Spring Management Tips for Horses
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Spring is a time of transition and getting outside more. Here are few seasonal tips to help the horse owner transition his or her horse from winter to spring.
Review health records with your veterinarian. A vaccination, deworming and dental assessment are routine for health maintenance. Check teeth for uneven wear and sharp edges as well as for gum inflammation or soreness. Dental issues will contribute to chewing difficulties, weight loss, colic and may cause bit challenges as well. Check their hooves and legs. Consult with a veterinarian and/or farrier who can objectively evaluate your horse and address issues if necessary.
Evaluate body condition score (BCS). Determine if the horse needs to gain or lose weight. Aim for a BCS 5 to 6 depending on how the horse will be used. Adjust feeding amounts based on BCS and activity level. If you do not weigh your horse’s feed… start! Flakes, scoops, coffee cans are only useful once the weight of each has been determined. 15 lbs. of baled hay is not equivalent to 15 lbs. of hay pellets. Guessing costs $$.
After a long winter, it is tempting to turn horses out on spring pastures at the first sight of green grass. However, spring grazing is succulent, horses tend to overindulge so they should be allowed to acclimate slowly. Start with one to three hours per day with increases of 15 – 30 minutes every other day. If possible, delay grazing until grass growth reaches 6 to 8 inches in height to optimize both the health of the horse and pasture. Cease grazing forages when they are grazed down to 3 to 4 inches. Move to another lot until grass returns to 6 to 8 inches. Use a sacrifice lot/paddock for turnout to limit your horse’s time on pasture and to prevent pasture damage during wet or muddy conditions.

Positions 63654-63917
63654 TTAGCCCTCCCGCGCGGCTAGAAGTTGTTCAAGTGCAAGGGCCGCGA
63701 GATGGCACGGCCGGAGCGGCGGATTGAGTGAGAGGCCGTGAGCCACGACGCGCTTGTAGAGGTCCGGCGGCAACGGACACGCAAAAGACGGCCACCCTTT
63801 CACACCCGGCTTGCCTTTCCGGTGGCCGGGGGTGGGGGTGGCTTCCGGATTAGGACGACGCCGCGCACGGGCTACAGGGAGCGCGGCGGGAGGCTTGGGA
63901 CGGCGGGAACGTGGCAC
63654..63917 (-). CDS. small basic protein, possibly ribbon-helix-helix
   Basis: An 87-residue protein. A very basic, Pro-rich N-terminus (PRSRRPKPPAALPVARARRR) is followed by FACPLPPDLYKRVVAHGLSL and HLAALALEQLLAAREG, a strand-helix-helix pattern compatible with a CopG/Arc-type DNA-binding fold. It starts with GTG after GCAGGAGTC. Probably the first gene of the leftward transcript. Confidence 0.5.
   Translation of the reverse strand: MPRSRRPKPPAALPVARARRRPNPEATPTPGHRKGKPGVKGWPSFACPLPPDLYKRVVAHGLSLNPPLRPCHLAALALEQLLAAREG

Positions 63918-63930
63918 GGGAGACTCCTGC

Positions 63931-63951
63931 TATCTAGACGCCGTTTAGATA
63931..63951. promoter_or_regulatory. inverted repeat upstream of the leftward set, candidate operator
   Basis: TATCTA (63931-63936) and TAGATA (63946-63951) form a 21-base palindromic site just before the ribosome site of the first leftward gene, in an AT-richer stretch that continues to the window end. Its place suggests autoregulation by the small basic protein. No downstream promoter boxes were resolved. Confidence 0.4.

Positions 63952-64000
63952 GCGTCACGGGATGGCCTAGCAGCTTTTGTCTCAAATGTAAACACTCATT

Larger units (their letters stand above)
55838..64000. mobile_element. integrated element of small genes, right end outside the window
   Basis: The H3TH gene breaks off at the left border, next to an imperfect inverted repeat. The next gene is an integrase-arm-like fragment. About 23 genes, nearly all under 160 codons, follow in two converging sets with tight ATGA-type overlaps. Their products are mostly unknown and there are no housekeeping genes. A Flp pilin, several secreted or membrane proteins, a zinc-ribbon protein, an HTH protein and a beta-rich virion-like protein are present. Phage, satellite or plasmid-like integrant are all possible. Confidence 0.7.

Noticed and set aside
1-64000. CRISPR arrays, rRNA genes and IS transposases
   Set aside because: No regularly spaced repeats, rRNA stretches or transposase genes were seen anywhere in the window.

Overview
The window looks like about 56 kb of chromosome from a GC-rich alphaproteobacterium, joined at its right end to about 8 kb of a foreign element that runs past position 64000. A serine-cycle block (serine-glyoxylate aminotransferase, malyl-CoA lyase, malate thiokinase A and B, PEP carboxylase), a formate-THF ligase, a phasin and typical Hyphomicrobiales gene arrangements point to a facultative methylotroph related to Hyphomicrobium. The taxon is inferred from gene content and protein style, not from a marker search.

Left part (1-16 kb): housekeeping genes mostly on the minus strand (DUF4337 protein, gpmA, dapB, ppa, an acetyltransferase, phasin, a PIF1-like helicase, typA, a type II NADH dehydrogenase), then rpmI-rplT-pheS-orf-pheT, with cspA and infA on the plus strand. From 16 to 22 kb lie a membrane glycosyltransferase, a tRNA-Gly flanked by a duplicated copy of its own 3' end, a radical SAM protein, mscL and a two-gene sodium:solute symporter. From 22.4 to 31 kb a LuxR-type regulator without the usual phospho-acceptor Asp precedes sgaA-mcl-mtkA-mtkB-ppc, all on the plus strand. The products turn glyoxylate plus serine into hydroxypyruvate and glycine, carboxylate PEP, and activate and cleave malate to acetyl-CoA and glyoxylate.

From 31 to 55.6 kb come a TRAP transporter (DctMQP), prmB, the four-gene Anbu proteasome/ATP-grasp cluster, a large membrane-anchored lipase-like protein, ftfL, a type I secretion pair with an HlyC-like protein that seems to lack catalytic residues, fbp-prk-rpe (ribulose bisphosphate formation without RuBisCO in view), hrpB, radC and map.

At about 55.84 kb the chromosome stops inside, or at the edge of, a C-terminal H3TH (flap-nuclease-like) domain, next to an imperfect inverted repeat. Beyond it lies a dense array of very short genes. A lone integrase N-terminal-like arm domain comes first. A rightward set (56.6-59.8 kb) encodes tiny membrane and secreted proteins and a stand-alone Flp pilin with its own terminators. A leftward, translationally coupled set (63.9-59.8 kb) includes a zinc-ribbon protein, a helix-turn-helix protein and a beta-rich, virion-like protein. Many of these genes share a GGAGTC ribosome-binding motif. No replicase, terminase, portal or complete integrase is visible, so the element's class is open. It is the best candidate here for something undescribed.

Easy keepers that tend to deposit fat along the crest of his neck, abdomen, and tail head might be more susceptible to issues from overgrazing. To reduce grass consumption, you can keep him confined to a stall or dry lot for part of the day. Section off a small part of a pasture to limit his access to grass. Use a grazing muzzle to slow down consumption. Supplement your horses with hay to ensure adequate fiber intake and to slow down pasture consumption during grazing times. Graze in the early morning when sugar content is usually lower.
If you have not ridden much over the winter, your riding partner will not be in shape and will need a slow return to work to avoid soreness. Allow adequate time for acclimation and adjustment to the new routine. Check tack and equipment for worn or cracked leather, broken pieces, rusted bits, etc. Nothing is worse than getting ready to ride, only to discover your tack is missing or broken. Before heading down the road, be sure to test your trailer’s lights, brakes, and floor as damage or corrosion from the winter weather might have occurred.
The most important thing is to enjoy your horse and this beautiful time of year!
As seen in 2021 Spring Home and Garden issue of The Yadkin Ripple